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Newsom’s Budget Omits Some Key Priorities for Communities of Color

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The Greenlining Institute expressed great concern about important programs left unfunded in the proposed state budget released on Jan. 10 by Gov. Gavin Newsom, while applauding proposals that can help preserve and enhance economic opportunity for California’s communities of color.

Greenlining applauded the governor’s proposed infusion of capital into the fight against homelessness. “Affordable housing and homelessness represent critical challenges for California, and particularly for communities of color,” said Greenlining Institute Economic Equity Director Adam Briones. “Black Californians represent about six and a half percent of our state’s population, but nearly 40% of California’s homeless. We look forward to seeing more bold leadership from the governor and Legislature on this issue.”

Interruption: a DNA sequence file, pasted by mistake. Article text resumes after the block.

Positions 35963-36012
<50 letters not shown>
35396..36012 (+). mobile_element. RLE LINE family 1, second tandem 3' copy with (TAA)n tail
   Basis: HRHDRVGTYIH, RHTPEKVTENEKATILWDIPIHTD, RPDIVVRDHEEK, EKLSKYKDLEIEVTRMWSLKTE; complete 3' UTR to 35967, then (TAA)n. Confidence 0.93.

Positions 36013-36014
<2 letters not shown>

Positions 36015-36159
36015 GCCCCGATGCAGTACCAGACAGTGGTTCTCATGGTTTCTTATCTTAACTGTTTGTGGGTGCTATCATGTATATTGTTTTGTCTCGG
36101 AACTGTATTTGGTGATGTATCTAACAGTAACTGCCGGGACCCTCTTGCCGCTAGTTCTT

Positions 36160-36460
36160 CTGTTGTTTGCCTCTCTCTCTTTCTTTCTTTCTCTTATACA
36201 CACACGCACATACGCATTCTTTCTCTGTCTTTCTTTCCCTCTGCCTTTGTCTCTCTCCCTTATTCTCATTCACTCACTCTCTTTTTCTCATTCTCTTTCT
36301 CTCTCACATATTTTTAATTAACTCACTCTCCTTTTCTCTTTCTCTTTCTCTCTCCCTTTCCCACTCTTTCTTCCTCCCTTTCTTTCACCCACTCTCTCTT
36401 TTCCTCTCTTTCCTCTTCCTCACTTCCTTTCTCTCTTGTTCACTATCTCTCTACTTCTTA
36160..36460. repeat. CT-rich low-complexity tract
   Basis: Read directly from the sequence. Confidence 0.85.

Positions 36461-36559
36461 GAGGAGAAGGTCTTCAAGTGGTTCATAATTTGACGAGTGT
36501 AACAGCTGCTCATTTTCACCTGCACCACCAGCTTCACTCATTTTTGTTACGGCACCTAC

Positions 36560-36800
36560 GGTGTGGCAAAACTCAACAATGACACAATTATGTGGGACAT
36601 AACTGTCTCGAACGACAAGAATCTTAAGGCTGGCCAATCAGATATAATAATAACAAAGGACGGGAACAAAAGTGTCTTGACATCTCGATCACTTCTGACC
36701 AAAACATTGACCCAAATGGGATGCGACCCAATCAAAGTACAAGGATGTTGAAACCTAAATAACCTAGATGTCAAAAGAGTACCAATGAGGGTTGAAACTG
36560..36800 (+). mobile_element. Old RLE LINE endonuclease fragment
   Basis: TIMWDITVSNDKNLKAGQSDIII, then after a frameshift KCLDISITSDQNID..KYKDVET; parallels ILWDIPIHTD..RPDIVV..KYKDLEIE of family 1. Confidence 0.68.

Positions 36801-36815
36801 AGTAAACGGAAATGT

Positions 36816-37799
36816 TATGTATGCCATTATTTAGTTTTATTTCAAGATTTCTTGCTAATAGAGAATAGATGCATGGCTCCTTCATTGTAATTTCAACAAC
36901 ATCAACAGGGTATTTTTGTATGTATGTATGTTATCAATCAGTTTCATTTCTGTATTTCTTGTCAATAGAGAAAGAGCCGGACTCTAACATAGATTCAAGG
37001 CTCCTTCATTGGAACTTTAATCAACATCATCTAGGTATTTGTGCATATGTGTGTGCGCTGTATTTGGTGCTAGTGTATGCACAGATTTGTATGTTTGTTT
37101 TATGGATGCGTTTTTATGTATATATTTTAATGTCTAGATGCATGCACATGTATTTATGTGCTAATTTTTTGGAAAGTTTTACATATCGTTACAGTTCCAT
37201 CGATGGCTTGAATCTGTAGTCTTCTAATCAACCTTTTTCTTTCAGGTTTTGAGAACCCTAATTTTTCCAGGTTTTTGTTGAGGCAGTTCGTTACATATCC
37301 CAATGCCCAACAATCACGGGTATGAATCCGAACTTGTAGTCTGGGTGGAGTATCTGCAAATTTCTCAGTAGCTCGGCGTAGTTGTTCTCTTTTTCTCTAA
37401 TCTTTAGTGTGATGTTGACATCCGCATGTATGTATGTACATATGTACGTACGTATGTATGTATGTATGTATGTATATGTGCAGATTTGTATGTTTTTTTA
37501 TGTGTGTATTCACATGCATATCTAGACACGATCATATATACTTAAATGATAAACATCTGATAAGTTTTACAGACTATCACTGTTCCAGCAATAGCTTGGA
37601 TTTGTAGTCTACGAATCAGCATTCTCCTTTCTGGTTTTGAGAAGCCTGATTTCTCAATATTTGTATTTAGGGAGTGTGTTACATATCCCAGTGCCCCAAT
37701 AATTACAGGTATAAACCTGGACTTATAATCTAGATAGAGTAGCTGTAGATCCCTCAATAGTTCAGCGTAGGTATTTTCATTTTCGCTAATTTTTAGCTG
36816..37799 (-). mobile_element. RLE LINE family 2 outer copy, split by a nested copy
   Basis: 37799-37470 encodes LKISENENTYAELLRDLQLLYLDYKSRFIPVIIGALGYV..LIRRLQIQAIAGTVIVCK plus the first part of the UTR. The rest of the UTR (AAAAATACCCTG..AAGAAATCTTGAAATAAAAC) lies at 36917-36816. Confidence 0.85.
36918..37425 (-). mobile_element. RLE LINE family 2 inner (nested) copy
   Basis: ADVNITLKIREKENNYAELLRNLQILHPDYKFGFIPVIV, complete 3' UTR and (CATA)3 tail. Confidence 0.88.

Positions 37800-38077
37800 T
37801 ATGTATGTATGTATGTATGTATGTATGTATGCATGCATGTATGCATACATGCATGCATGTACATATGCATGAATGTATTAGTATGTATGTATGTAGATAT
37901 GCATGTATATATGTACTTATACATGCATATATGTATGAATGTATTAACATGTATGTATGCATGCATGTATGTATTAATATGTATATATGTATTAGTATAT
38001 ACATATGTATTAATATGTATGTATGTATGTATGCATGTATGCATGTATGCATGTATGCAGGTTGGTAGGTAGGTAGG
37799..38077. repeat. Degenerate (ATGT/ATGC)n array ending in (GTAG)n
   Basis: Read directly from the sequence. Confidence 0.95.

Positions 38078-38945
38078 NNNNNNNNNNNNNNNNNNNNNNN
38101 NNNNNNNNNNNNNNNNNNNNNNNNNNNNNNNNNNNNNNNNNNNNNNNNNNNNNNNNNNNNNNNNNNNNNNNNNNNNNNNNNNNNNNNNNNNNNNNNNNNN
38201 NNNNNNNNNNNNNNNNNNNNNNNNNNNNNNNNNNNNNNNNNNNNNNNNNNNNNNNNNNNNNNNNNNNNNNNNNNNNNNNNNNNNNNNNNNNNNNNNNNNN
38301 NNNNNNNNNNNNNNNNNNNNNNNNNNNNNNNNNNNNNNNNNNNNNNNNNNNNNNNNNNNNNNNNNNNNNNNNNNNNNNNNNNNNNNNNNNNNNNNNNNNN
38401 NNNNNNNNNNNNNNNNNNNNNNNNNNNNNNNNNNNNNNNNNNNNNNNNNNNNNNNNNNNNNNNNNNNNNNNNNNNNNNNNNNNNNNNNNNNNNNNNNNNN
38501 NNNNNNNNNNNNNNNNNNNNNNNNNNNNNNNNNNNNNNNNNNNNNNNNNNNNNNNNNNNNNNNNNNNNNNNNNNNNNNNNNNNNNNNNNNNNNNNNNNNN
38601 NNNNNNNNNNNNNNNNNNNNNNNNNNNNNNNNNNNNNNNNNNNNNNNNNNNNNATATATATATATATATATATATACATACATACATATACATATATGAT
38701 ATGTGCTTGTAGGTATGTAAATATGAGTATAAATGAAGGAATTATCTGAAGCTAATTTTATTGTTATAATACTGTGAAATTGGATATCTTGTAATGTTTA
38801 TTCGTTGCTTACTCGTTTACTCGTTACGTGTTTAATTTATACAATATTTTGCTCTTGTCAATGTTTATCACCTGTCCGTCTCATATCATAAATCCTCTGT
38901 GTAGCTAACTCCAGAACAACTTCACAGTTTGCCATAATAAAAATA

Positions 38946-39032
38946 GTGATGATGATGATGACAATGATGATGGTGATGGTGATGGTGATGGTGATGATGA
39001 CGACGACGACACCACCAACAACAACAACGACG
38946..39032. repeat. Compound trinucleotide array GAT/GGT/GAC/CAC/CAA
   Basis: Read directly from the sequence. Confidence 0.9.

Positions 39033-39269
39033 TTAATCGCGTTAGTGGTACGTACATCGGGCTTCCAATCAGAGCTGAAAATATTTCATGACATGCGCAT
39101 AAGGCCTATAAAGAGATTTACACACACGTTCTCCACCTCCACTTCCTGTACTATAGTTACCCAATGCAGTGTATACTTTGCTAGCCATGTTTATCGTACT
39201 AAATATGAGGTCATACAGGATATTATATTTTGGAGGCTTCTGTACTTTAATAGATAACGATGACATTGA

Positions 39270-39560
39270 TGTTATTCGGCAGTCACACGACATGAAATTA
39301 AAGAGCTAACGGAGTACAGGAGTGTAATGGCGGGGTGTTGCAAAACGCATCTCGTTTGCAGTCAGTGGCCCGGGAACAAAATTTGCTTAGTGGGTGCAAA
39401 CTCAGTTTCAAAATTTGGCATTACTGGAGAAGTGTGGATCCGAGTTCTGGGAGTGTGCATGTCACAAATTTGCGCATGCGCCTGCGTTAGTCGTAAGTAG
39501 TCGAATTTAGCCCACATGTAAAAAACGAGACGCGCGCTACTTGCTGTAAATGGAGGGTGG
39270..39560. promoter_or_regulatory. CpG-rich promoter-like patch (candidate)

Briones added, “Greenlining also applauds the governor for addressing some pressing needs of small businesses, especially those owned by people of color. We are especially excited about his decision to propose an LLC fee waiver and look forward to assisting him in passing that legislation.”

Greenlining has long argued that addressing poverty and pollution at the same time must be core to the state’s fight against climate change.

Unfortunately, the proposed Greenhouse Gas Reduction Fund allocation eliminates funding for the most comprehensive, equitable, and transformational program, the Transformative Climate Communities Program, as well as for other programs critical to low-income communities. This follows a troubling pattern of underinvestment in programs known to deliver the most measurable, direct, and assured benefits to California’s disadvantaged communities.